Victoria Peak, Hong Kong

Victoria Peak is the highest point on Hong Kong Island, has great panoramic views over the bustling city and harbour, and at just over £42,000 per square foot, it’s also the most expensive place to buy a house in the world.

20131005-113058.jpgUs at the top of Hong Kong Island, admiring the view of the city below

We took the Peak Tram funicular railway to the top, which is good value for money as there’s a nice collection of small museum-like exhibits that explain the history of the tram cars, the old ticket class system, and the costumes worn by the passengers during its heyday. The first two rows of first class on every trip were reserved until 2 minutes before departure for the Governor of Hong Kong, should he and his guests or entourage arrive unannounced!

20131005-205743.jpgThe first electric motor installed in 1926, replacing the old steam-powered winching engine; a reconstruction of an original carriage using the tools and techniques of the period; cable guides between the tracks; setting off

The ride up the mountainside on the Peak Tram is smooth and very steep in a couple of places, the excitement level is somewhat akin to a young child’s fairground attraction – great for those of us who behave like young children on occasion :)

There’s quite a bit to see and do at the top. The tram station is on the ground floor of one of the two multi-storey shopping centres (yes, you read that correctly!), featuring shops, some quirky cafes and small lunchtime eateries, with the best views reserved for a handful of very nice restaurants.

The nearest you can get to the summit is a small park, but we decided we’d do the 3.5km Peak Circular Walk – a level walk that circumnavigates the Peak itself, affording a 360° view of the city, the western harbour, and the less developed southern side.

20131006-161140.jpgPok Fu Lam reservoir, south-west of Victoria Peak

20131006-220410.jpgHong Kong Island, the harbour and Kowloon peninsula in the background, from Victoria Peak

Both The Peak and The Galleria shopping centres have open-air viewing galleries, but while The Peak’s is easily the highest, The Galleria’s is free!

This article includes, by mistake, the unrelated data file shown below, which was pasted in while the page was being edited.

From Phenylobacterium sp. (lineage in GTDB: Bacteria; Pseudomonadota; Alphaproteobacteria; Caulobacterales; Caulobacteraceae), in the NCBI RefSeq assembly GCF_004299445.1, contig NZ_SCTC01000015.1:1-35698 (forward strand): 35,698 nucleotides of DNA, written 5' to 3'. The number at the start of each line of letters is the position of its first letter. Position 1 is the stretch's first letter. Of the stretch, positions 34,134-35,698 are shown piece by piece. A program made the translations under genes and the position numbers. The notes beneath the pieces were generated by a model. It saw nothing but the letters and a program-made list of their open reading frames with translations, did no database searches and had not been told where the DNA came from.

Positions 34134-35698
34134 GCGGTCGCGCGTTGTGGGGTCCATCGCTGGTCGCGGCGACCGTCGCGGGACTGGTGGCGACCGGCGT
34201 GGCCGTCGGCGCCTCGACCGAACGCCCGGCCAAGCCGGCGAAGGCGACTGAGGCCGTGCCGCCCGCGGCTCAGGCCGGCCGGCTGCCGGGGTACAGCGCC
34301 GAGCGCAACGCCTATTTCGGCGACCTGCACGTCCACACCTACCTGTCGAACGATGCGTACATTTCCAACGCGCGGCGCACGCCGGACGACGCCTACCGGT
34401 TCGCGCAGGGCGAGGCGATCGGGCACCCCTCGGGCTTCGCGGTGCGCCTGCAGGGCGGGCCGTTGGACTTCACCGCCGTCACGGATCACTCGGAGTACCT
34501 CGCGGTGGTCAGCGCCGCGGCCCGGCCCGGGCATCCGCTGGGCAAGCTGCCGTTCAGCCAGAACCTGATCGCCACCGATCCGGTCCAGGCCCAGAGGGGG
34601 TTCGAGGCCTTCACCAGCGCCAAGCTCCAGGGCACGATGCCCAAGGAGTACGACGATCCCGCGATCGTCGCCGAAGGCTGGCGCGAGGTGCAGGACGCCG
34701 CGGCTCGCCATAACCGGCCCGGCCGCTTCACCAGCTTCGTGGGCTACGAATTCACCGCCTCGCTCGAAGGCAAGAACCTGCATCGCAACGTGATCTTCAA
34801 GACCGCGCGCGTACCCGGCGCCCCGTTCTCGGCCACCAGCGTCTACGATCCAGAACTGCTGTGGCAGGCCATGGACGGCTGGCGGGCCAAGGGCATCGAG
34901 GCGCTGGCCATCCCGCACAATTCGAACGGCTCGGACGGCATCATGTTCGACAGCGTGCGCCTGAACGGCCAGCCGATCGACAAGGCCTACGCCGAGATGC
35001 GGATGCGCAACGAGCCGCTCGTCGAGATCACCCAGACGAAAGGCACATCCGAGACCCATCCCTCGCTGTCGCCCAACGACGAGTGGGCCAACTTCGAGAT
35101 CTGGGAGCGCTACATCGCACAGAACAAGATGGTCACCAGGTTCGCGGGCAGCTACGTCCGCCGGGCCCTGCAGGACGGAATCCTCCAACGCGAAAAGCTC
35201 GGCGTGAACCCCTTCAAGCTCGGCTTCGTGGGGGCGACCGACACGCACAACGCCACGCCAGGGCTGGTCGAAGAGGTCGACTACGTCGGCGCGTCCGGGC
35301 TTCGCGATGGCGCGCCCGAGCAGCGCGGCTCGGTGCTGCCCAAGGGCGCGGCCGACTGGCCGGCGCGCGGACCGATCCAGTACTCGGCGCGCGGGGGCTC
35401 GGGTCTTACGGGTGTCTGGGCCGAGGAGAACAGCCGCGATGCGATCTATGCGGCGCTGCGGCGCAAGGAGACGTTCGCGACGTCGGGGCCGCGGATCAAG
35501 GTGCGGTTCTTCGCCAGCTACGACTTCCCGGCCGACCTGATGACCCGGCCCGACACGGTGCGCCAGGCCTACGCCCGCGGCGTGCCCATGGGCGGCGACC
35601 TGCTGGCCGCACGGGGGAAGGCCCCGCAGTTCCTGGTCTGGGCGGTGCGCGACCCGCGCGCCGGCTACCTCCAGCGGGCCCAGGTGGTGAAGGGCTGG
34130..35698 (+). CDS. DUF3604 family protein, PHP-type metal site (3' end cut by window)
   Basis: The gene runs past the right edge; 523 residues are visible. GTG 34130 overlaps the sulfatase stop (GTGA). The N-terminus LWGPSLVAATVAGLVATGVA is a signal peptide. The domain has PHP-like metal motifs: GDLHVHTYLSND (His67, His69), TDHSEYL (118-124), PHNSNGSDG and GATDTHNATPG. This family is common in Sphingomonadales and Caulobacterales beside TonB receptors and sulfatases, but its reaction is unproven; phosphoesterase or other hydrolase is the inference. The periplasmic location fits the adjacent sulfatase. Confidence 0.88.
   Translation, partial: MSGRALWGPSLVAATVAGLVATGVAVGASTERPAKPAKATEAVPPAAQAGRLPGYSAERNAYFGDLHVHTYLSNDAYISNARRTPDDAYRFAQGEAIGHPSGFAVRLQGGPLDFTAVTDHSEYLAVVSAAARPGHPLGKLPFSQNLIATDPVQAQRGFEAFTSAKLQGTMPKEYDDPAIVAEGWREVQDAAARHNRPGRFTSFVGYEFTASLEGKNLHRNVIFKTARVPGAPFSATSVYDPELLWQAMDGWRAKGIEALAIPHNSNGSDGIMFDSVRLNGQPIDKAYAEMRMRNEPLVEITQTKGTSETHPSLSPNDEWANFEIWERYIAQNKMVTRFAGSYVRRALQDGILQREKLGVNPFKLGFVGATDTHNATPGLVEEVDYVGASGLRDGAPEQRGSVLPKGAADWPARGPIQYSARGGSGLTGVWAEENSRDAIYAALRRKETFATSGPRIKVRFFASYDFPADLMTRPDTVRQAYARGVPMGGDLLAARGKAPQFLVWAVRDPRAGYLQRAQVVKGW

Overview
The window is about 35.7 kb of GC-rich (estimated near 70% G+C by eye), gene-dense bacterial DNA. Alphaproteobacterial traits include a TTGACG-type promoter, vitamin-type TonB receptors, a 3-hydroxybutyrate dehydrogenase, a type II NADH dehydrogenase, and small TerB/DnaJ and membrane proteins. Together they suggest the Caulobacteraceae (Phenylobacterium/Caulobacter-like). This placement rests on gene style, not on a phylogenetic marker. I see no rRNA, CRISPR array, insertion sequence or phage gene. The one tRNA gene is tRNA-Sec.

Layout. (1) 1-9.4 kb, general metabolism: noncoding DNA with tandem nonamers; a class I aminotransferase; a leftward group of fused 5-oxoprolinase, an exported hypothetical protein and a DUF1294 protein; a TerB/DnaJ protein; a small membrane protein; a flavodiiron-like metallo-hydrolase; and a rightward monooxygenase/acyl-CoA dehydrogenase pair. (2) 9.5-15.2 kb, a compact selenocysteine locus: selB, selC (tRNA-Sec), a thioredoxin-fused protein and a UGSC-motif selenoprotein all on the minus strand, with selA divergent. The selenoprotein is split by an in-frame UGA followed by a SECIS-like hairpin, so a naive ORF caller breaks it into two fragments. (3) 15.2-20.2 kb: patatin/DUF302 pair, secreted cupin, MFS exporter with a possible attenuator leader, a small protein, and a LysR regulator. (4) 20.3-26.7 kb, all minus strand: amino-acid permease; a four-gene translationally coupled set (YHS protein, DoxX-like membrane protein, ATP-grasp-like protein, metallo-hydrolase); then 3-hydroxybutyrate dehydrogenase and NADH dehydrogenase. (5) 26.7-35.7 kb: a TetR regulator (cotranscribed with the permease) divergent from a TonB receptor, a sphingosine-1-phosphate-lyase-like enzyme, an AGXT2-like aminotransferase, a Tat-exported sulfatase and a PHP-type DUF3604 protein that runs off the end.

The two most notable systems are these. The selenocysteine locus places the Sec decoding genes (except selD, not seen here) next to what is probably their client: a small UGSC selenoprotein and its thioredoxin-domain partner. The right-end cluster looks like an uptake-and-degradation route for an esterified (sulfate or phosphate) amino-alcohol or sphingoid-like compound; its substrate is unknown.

We took the number S11 bus down the twisty narrow roads back to Central Hong Kong and it was more of an adults roller-coaster ride, with the sheer drops on one side, the speed of our descent, and the seemingly near-misses with traffic coming the other way. The woman from a Nepalese couple we met at the bus stop kept her eyes shut almost all the way down!

2 thoughts on “Victoria Peak, Hong Kong

  1. Malcolm

    Hey you two! Wonderful to see you both looking so well and happy.
    Loved the photos and write-up on HK, particularly the train/tram thingy and the description of the bus ride down the hill… sounds a bit white knuckle to us ;0

    Update from home… Kitchen fitters are nearing completion of the units etc., sprks booked for wiring in the integrated white goods and hob for tomorrow (Friday). Have to choose between a couple of quotes for tiling the floor and start dates. Should be finished by first week in November, which is when the fitted wardrobes arrive and are to be erected in our bedroom. Taking photos as work progresses and will send you a couple of ‘before and after’ in due course.

    Stay well, love every day, be happy.

    Blessings
    mum and dad
    xx xx

    Reply
    1. Andrew Post author

      Thanks Mum & Dad :)

      It was a pretty white knuckle ride, and we were on the top deck of a double-decker bus so we got the added thrill of feeling the roll through the bends!

      Can’t wait to see your new kitchen photos :)

      xx

      Reply

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